Critical Artistic Thinking in Design (CATiD)
Landscape can be described in many ways, for example, its ecological diversity, botanical or cultural significance, its history and traditions, through its evolution, spatial structure, economic value as well as the countless narratives describing the way it impacts on us and the aspirations we have for its future. This is the idea of landscape, that is to say the relationship we, as communities, individuals and nations have with the landscape in response to its materiality. It is not just an abstract, academic concept. It is not simply about technical details. It is the whole package. This holistic view is in stark contrast to the habit we have fallen into of compulsively evaluating its constituent parts. To understand materiality in this way changes everything. The relationship we have with a place, inevitably influenced by knowledge, mood and context, locates us, not as cool observers of a world “out there”, but as an indispensable part of that world. We are not just in close relationship with the landscape, but part of it. It is as impossible to separate or detach ourselves from it as the air we breathe.
Landscape is not only concerned with the countryside or matters of heritage, it is not just a physical entity. It is our values and memories, the experience we have of place, our culture and identity. This is altogether a more powerful, evocative idea. Landscape, what we see and experience around us, from the towns and cities to the most remote corners of the world, reflects our principals and ambitions and the expression of these aspirations in form, shape the quality of this experience. This compelling new idea of landscape is what is opening up debate, encouraging different ways to articulate the social, cultural and physical context of our lives.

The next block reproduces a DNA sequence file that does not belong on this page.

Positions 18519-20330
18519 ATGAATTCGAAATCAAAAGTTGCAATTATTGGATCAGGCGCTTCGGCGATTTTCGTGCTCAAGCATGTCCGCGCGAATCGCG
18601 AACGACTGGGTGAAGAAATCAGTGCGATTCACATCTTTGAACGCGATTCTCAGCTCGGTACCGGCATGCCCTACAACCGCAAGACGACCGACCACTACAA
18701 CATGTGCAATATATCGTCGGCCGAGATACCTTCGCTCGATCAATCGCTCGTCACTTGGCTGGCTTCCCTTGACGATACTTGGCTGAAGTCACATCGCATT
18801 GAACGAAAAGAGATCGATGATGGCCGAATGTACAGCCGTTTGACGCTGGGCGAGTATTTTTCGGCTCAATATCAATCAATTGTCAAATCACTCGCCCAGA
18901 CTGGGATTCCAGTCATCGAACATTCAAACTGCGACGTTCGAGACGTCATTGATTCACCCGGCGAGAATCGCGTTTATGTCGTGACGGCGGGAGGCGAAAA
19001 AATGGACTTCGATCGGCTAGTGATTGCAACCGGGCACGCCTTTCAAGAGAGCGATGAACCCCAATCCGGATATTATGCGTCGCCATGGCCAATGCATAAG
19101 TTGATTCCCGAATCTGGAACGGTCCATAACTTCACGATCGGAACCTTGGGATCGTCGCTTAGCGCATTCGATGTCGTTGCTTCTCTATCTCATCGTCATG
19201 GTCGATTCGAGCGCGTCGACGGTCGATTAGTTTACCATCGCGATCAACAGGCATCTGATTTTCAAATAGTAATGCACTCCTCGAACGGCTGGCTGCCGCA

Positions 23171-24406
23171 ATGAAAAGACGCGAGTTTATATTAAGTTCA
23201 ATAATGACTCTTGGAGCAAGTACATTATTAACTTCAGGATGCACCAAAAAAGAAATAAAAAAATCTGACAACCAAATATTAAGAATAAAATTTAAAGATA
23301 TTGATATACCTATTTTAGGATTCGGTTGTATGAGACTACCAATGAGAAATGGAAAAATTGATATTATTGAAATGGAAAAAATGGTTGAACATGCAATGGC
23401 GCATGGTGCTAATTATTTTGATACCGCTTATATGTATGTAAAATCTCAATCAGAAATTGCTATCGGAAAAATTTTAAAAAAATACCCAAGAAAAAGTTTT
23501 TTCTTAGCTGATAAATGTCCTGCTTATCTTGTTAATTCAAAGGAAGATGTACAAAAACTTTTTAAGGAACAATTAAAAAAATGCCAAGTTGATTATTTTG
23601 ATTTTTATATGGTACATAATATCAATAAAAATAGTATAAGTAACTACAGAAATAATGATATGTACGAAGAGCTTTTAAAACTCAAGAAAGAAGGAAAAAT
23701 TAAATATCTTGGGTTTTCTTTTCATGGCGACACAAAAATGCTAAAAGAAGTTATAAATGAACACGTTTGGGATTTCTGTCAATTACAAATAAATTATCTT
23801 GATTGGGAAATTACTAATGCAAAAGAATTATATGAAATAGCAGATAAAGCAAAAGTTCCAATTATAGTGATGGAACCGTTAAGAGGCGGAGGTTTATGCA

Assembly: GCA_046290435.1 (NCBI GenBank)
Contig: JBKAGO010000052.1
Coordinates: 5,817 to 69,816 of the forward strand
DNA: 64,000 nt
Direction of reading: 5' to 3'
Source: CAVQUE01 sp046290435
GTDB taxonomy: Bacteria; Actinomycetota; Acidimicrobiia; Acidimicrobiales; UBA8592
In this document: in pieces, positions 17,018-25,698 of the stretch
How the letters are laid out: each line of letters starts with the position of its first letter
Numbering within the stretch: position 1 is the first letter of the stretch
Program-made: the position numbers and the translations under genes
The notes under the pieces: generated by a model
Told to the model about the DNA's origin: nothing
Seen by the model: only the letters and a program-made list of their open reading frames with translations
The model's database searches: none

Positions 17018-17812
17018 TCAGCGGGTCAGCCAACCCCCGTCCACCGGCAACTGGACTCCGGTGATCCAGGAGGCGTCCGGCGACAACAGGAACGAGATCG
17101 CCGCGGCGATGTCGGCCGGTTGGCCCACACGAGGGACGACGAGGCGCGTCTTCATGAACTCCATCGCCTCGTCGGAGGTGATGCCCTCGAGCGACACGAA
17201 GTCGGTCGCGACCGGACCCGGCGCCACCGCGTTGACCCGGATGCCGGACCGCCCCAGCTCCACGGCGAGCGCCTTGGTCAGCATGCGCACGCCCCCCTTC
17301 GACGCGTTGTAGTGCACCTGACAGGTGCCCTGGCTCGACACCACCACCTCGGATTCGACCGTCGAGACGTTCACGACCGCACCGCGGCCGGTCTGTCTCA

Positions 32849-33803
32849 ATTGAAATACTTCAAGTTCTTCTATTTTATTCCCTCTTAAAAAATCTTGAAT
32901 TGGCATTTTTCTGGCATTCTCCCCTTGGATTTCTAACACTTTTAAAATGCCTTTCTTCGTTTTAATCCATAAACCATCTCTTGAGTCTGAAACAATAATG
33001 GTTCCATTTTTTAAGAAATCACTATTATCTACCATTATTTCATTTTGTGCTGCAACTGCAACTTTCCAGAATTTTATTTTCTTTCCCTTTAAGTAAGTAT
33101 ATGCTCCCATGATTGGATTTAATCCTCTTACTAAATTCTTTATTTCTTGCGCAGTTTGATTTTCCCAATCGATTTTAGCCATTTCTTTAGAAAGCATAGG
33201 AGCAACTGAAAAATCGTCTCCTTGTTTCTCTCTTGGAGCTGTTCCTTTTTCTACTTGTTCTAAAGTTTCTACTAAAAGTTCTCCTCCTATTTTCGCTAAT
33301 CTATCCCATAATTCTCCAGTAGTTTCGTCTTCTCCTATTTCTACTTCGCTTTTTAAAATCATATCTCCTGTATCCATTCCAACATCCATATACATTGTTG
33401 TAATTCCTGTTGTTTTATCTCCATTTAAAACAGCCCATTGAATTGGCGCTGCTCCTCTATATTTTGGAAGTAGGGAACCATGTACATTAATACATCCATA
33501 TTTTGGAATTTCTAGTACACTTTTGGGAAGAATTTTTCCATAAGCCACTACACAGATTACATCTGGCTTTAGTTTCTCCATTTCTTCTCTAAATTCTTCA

A more expansive definition and way of talking about the landscape, making it tangible and resilient in the face of development pressures, is crucial in meeting the major global challenges created by industrialization, demographic shifts, climate change, deforestation, the depletion of natural resources and a host of issues relating to the quality of life and other aspects of land use development. These challenges, like financial infrastructures, do not respect territorial boundaries. With a new strategic vision, we can bring together many organisations each with their own interest in the landscape and very different agendas.
Moore, K. A NEW LOOK AT LANDSCAPE, in Landscape Identity, Topos 92, 2015
'Is Landscape Philosophy?’ Moore, K. in ‘Is Landscape...?: Essays on the Identity of Landscape’. Doherty, G. & Waldheim, C. (eds.) Routledge 2015.
Overlooking the Visual; Demistifying the art of design
Now available in Chinese, Kathryn Moore's book challenges the traditional foundations of perception and takes an imaginative, radical approach, setting itself apart from the traditions of analytical philosophy, evolutionary psychology, and phenomenology which underpin much of current design theory and discourse.
Translator: Xiaoming Liu & Xiaolan Zhou 刘晓明 周晓兰
Publisher: China Architecture & Building Press 中国建筑工业出版社
Date and place of publication: Dec. 2017, Beijing